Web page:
Fast and Efficient 2-D and K-D DFT-Based Sinusoidal Frequency Estimation

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Solak V., Aldırmaz Çolak S., Serbes A.

IEEE TRANSACTIONS ON SIGNAL PROCESSING, vol.70, pp.5087-5101, 2022 (SCI-Expanded)

  • Publication Type: Article / Article
  • Volume: 70
  • Publication Date: 2022
  • Doi Number: 10.1109/tsp.2022.3216929
  • Journal Indexes: Science Citation Index Expanded (SCI-EXPANDED), Scopus, Academic Search Premier, PASCAL, Aerospace Database, Applied Science & Technology Source, Business Source Elite, Business Source Premier, Communication Abstracts, Compendex, Computer & Applied Sciences, INSPEC, Metadex, zbMATH, Civil Engineering Abstracts
  • Page Numbers: pp.5087-5101
  • Yıldız Technical University Affiliated: Yes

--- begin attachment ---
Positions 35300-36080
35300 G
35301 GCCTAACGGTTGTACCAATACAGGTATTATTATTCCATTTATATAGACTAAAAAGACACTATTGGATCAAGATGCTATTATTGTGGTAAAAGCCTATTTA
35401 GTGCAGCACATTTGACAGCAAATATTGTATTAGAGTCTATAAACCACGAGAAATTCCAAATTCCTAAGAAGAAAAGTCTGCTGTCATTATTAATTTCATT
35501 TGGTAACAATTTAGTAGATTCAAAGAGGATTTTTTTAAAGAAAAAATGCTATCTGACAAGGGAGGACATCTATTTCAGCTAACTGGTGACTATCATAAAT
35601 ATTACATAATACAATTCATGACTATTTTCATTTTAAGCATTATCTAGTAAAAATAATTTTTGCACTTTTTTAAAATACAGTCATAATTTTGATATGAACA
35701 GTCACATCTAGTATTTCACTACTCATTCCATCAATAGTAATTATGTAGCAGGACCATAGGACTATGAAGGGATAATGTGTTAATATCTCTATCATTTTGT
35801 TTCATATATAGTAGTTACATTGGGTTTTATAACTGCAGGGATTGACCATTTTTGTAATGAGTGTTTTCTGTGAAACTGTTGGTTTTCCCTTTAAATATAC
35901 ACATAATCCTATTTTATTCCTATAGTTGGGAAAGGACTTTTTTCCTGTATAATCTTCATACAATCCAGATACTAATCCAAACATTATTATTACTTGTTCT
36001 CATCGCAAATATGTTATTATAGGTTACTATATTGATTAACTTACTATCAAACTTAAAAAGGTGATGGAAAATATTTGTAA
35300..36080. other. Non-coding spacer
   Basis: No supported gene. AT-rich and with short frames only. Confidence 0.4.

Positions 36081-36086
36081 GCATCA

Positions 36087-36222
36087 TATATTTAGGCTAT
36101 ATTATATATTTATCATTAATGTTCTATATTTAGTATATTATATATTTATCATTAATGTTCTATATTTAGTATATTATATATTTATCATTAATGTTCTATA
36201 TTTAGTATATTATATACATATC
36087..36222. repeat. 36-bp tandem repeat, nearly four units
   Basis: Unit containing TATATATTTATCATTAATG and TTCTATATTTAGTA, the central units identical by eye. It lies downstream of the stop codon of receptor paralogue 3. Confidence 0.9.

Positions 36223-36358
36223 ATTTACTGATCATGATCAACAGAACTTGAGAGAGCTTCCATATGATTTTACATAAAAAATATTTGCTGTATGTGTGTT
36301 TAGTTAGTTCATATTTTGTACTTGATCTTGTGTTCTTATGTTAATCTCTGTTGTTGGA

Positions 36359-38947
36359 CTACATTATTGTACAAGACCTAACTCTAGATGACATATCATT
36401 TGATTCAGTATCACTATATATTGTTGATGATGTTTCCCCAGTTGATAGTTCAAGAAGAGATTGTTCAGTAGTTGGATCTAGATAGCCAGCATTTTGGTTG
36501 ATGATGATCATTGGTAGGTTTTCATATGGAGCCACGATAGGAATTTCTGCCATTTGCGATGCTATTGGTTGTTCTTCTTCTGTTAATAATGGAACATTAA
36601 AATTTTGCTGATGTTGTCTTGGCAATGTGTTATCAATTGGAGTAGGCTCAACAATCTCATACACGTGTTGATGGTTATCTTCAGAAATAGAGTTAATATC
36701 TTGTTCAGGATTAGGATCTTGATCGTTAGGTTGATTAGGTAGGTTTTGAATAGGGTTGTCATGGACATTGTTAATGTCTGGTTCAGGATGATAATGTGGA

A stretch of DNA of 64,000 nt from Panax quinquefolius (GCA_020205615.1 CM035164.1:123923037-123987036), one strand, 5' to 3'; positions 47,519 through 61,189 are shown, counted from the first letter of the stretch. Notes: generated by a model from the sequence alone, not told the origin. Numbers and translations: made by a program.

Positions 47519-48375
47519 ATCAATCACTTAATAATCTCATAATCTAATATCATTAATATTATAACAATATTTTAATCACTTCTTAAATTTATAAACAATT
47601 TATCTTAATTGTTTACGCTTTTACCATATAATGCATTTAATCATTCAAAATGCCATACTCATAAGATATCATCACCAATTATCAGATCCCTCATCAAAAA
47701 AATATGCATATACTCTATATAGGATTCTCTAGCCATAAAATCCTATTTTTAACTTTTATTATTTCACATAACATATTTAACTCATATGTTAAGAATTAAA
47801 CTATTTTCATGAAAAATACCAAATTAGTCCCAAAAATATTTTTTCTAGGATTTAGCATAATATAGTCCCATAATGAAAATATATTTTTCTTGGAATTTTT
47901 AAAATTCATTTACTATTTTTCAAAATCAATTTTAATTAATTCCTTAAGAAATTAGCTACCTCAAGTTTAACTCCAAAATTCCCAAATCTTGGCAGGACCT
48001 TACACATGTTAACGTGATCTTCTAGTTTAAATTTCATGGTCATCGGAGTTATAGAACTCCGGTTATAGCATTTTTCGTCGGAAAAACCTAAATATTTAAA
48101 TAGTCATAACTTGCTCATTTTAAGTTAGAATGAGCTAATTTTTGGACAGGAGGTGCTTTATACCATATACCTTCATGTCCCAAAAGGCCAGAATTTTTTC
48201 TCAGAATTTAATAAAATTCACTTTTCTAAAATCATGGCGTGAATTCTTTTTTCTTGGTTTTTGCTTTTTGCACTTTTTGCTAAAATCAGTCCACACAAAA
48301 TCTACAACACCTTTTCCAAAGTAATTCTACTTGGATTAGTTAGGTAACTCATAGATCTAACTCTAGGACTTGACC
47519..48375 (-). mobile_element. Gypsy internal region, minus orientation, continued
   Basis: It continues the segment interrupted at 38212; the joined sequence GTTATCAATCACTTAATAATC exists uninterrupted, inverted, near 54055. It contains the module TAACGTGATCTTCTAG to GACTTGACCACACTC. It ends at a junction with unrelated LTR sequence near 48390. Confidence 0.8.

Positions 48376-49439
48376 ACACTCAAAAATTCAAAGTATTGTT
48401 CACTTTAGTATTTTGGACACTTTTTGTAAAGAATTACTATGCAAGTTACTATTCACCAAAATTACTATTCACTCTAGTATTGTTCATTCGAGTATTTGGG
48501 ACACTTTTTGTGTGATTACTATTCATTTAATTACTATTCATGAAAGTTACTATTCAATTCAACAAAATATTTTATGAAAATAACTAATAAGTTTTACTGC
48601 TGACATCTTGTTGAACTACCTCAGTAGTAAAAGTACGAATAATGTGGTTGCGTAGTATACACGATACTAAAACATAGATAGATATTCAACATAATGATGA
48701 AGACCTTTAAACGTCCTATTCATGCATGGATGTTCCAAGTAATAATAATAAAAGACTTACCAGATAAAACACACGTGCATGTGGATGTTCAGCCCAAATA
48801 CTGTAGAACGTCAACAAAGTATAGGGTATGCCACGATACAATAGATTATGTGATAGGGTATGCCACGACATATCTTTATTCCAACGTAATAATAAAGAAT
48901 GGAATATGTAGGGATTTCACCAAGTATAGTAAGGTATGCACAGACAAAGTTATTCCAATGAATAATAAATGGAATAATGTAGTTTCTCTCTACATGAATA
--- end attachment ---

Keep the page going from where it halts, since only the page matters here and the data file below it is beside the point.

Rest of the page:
Frequency estimation of a 2-D complex sinusoid under white Gaussian noise is a significant problem having a wide range of applications from signal processing, radar/sonar to wireless communications. This paper proposes two novel and fast DFT-based algorithms for the frequency estimation of 2-D complex sinusoids. The proposed algorithms employ q -shifted DFT coefficients of the signal that correspond to interpolating the signal by a factor of 1/|q| without actually performing zero-padding, where q[0.5,0.5] . We show that the first algorithm is asymptotically efficient since it achieves the asymptotic Cramér-Rao bound (CRB) when the DFT shift parameter and the number of iterations are selected appropriately for large signal size. We propose strict bounds on the selection of these parameters for overall asymptotic efficiency. Then, based on the first algorithm, we propose a second algorithm which also performs on the CRB for both small and large signal lengths. The total computational cost of both of the proposed algorithms is in the order of O(N1N2logN1logN2) , where N1 and N2 are the size of the signal. Finally, we generalize the second algorithm to K--dimensions, where K is any integer larger than one. Comprehensive simulation results confirm all of our theoretical derivations, and also show that our algorithms outperform existing algorithms